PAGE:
Federal PLUS loans are for parents of dependent undergraduate students. Borrowers can use PLUS loans to help meet the cost of attendance or cover a student's expected family contribution (the amount of money the government expects the parents and student to provide each year for the student's education).
Interest is money paid to the lender in exchange for borrowing money. Interest is calculated as a percentage of the unpaid principal amount (loan amount) borrowed. The interest rate varies depending on the loan type and (for most types of federal student loans) the first disbursement date of the loan. Please click here to view the current interest rates, or click here to view historical Direct Loan interest rate information.
Most federal student loans have loan fees that are a percentage of the total loan amount. The loan fee is deducted proportionately from each loan disbursement you receive. This means the money you receive will be less than the amount you actually borrow. You're responsible for repaying the entire amount you borrowed and not just the amount you received.
Please click here to view the current loan fees for Direct PLUS Loans.
Subsidized Stafford Loan Interest Rate
College Cost Reduction and Access Act
Congress has passed and the President has signed the Bipartisan Student Loan Certainty Act of 2013, which ties federal student loan interest rates to financial markets. Under this Act, interest rates will be determined each June for new loans being made for the upcoming award year, which runs from July 1 to the following June 30. Each loan will have a fixed interest rate for the life of the loan.
These rates will apply to all new Direct Loans made during indicated timeframe. Please click here to view the current interest rates, or click here to view historical Direct Loan interest rate information.
Stafford and PLUS Loan Program Rebate
Budget Control Act of 2011
On Aug. 2, 2011, Congress passed the Budget Control Act of 2011, which put into place automatic federal budget cuts, known as a “sequester.” While the sequester does not otherwise change the amount, terms or conditions of Direct Loans, the terms of the sequester affect the loan fees charged to Direct Loan borrowers for Direct Subsidized, Direct Unsubsidized and Direct PLUS loans. The amount of the loan origination fee for a loan is determined by the date of the first disbursement of the loan. Any subsequent disbursements, even if made on or after the relevant Oct. 1, have the same loan fee percentage that applied to the first disbursement of that loan. Please click here for more information about loan fees.
For latest announcements regarding the federal student aid programs, please visit the Federal Student Aid website.
There are no set limits for Direct PLUS Loans, but a parent may not borrow more than the cost of their child's education minus any other financial aid received, such as a Direct Subsidized or Unsubsidized Loan. We will determine the actual amount you may borrow.
The interest rate for Direct PLUS Loans is fixed. Interest is charged on Direct PLUS Loans during all periods, beginning on the date of your loan's first disbursement. To find out more information on interest rates for Direct PLUS Loans, please click here.
In addition to interest, you pay a loan origination fee that is a percentage of the principal amount of each Direct PLUS Loan that you receive. This fee helps reduce the cost of making these low-interest loans. We deduct the fee before you receive any loan money, so the loan amount you actually receive will be less than the amount you have to repay.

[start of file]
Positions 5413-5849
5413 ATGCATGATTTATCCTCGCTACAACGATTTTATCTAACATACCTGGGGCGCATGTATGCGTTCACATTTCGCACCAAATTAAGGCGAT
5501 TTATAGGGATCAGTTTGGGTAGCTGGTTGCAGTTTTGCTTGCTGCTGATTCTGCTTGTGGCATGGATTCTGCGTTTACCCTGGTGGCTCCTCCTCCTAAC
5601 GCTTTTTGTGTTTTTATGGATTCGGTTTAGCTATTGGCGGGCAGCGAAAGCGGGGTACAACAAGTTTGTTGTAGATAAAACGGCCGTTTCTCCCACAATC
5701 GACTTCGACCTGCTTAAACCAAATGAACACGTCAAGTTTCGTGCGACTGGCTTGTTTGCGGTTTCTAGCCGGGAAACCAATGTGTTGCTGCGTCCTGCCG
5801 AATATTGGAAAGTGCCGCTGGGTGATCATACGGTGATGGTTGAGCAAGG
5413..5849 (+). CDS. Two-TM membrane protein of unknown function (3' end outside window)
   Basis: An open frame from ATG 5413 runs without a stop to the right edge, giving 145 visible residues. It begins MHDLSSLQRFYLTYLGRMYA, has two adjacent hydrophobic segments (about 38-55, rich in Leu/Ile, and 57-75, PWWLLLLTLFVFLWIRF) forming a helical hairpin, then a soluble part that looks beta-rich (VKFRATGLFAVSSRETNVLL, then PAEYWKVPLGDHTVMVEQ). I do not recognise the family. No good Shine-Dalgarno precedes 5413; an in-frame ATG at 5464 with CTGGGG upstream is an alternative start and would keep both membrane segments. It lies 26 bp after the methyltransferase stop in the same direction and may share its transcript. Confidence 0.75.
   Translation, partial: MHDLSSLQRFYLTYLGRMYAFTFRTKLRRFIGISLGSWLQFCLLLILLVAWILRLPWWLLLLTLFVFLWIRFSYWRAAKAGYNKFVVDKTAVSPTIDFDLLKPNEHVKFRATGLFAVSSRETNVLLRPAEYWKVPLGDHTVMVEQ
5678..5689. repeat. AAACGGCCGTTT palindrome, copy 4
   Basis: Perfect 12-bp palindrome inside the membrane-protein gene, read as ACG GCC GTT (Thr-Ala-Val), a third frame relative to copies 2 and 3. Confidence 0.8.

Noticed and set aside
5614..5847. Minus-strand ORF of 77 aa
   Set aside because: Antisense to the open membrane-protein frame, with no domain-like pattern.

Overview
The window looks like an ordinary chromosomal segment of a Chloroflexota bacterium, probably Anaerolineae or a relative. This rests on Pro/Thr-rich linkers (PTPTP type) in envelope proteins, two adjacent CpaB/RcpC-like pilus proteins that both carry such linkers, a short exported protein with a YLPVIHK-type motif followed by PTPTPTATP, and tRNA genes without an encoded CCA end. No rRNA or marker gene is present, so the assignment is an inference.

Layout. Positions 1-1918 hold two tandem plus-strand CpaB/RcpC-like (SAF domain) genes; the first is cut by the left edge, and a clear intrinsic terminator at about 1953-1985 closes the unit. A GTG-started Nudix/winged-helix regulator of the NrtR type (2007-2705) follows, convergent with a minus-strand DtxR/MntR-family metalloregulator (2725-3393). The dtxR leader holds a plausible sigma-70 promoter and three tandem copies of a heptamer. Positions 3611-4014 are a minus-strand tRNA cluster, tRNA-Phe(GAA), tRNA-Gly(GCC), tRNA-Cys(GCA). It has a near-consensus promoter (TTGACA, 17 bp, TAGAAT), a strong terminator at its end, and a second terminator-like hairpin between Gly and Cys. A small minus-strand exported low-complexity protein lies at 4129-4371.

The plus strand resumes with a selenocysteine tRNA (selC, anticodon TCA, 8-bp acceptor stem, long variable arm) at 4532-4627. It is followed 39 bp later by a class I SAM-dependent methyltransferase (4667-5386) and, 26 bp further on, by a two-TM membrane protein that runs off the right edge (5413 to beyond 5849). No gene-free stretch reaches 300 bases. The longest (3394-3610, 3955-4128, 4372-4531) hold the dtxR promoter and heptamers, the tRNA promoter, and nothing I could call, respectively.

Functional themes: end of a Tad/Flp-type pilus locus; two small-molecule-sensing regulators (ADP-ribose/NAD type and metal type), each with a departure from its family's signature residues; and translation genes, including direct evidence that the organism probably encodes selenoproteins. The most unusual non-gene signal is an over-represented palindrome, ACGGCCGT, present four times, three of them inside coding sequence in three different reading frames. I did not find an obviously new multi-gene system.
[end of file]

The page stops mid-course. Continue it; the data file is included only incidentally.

Dependent students whose parents have applied for but were unable to get a PLUS Loan are eligible to receive additional Direct Unsubsidized Loan funds.
- be a dependent undergraduate student;
- be enrolled in at least half-time with established financial need;
- be enrolled in an undergraduate degree or certificate program at an eligible institution;
- have completed a FAFSA and be eligible to receive federal financial aid.
To take out a PLUS Loan for the first time, the parent must complete a PLUS Application and master promissory note (MPN) online at the StudentLoans.gov website. The MPN is a legal document in which you promise to repay your loan(s) and any accrued interest and fees to the Department. It also explains the terms and conditions of your loan(s).
A parent may complete the MPN electronically, you can do so online at the StudentLoans.gov website. If you are borrowing Direct PLUS Loans for more than one student, you'll need to complete a separate MPN for each one. To complete an MPN online, you will be required to use your Department of Education-issued FSA ID (not your child's). If you do not have a FSA ID, you may request one from the official FSA ID site.
In most cases, once you've submitted the MPN and it's been accepted, you won't have to fill out a new MPN for future loans you receive to pay for the educational expenses of the same student. You can borrow additional PLUS Loans on a single MPN for up to 10 years at the same school.
You'll receive a disclosure statement that gives you specific information about any loan that the school plans to disburse under your MPN, including the loan amount and loan fees, and the expected loan disbursement dates and amounts.
To be eligible for a PLUS Loan, the parent must not have an adverse credit history, which the Department of Education will check for when you apply for the loan. If you are found to have an adverse credit history, you may still borrow a PLUS Loan if you get an endorser who does not have such a history. An endorser is someone who agrees to repay the loan if you do not. The endorser may not be the student on whose behalf a parent obtains a PLUS Loan. In some cases you may also be able to obtain a PLUS Loan if you document to our satisfaction that there are extenuating circumstances related to your adverse credit history.